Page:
It’s easier to plan travel for two legged family members than those with four legs. Yet, this isn’t a good reason to leave our loved ones behind while we travel the world. With preparation and a few tips, you can take the hassle out of flying with a dog.
Many of these tips apply to other pets that you’ve adopted into your family.
Options for Flying With a Dog
Airline prices vary between $100 and $500 to arrange for your pet’s arrival at your travel destination. The method your pet travels also has a factor in the price.
If your pet is small enough and secured in a kennel, you’re permitted to carry-on your pet and stow it under your seat. Keep in mind that the average airline seat is 17″ L x 12.5″ W x 8″ H. Your pet will be counted as part of your carry-on baggage limit.
Another option is to check your pet, which means your furry friend is considered luggage. You’ll pay a one-way fee for this service at the time of check-in. Note: some airlines require you to recheck your pet at each connection.
If you’d prefer to have a more dedicated service to your pet, you’re able to ship your pet as cargo.
Don’t worry. It’s not as bad as it sounds.
Your pet is loaded on your flight and available within hours of landing. The shipping process is a more secure since it requires a reservation. This prevents you from trying to check your pet and realizing that the cargo hold’s pet limit has been reached.
Preparing for Flying With a Dog
If you decide that you don’t want to carry your pet on with you, there are a few things you’ll have to prepare for.
A Month Before Your Flight
Book early to get a direct flight. This helps alleviate the need to recheck your pet during connections.
Flying with a dog requires them to spend lots of time in a kennel. Let your pet get used to being in the kennel when you’re not around. Taking your pet on car rides while in the kennel will prepare them for similar movement while on an airplane.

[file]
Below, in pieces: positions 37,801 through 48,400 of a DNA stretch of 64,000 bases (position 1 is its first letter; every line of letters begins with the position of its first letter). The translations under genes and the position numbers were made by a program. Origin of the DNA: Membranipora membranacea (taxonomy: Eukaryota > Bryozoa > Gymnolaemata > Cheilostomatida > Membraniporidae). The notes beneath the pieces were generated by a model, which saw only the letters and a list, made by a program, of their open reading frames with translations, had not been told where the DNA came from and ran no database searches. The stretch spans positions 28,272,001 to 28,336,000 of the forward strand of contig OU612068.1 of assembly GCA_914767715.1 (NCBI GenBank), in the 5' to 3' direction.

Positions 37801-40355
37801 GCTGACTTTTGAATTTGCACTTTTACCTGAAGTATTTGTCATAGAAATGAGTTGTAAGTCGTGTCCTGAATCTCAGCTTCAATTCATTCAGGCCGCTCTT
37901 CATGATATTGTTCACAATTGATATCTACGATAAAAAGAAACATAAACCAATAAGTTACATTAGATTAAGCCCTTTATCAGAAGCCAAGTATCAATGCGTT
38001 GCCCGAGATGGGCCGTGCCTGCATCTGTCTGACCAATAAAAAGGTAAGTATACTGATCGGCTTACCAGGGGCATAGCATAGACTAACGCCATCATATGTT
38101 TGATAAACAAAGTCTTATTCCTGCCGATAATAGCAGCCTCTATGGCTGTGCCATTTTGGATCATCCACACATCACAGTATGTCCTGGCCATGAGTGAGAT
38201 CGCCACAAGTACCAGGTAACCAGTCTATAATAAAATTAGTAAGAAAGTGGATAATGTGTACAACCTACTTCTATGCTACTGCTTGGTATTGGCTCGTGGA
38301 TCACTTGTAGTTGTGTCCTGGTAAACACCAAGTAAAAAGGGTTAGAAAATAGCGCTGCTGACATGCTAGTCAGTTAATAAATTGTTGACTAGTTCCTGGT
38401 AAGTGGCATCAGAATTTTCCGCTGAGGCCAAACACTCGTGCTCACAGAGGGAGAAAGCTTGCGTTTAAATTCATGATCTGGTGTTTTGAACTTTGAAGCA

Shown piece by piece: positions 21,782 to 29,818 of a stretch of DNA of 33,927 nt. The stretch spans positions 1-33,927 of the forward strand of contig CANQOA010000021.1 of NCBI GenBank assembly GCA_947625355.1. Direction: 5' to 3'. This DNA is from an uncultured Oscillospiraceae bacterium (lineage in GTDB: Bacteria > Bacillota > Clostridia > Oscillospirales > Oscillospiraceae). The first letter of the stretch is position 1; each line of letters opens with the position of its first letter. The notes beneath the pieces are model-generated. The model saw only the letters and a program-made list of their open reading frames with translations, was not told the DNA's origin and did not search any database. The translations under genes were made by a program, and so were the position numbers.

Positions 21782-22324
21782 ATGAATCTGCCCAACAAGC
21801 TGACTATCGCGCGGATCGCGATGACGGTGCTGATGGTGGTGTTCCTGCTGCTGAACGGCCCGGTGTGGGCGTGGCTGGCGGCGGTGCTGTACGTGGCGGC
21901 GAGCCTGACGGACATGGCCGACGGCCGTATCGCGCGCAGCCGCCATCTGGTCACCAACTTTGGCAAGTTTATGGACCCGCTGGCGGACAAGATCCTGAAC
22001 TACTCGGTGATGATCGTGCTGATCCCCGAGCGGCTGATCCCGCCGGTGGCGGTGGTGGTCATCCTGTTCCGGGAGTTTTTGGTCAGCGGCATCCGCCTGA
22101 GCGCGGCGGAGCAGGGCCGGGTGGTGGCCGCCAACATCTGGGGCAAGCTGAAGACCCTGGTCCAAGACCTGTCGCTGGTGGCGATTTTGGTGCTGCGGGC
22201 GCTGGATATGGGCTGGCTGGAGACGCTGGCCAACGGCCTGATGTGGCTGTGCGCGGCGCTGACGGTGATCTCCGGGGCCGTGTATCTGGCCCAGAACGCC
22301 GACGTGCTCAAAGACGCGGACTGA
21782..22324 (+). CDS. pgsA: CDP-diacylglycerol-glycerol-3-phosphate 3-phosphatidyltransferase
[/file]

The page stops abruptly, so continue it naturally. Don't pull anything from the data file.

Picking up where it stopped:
Also, feeding your pet while inside the kennel is good practice for the flight.
If you have an airport nearby, take your pet to the airport and allow them to get a feel for crowds of strangers, loud noises, and new smells.
At bedtime, rub a soothing relaxing oil (e.g. chamomile, jasmine or lavender) inside the kennel. On the day of the flight, this familiar fragrance will help soothe and relax your pet. Alternatively, you can put a recently worn shirt in the kennel to give our pet a familiar scent while they fly.
Make sure your kennel is up to airline standards by ensuring the kennel:
- Is large enough for your pet to sit upright without its body touching the top. It must also allow your pet to turn in a full circle and lie down comfortably.
- The material isn’t collapsible or designed to collapse.
- Has a metal door. Plastic doors and locks aren’t allowed. Generally, it’s not a good idea to lock the kennel in case your pet needs to be removed in an emergency.
- Has ventilation slits on all sides.
- Wheels are removed or taped in place.
- Has something absorbent on the bottom, like a newspaper or a towel. Don’t bother with the organic stuff like hay or wood chips. They aren’t allowed.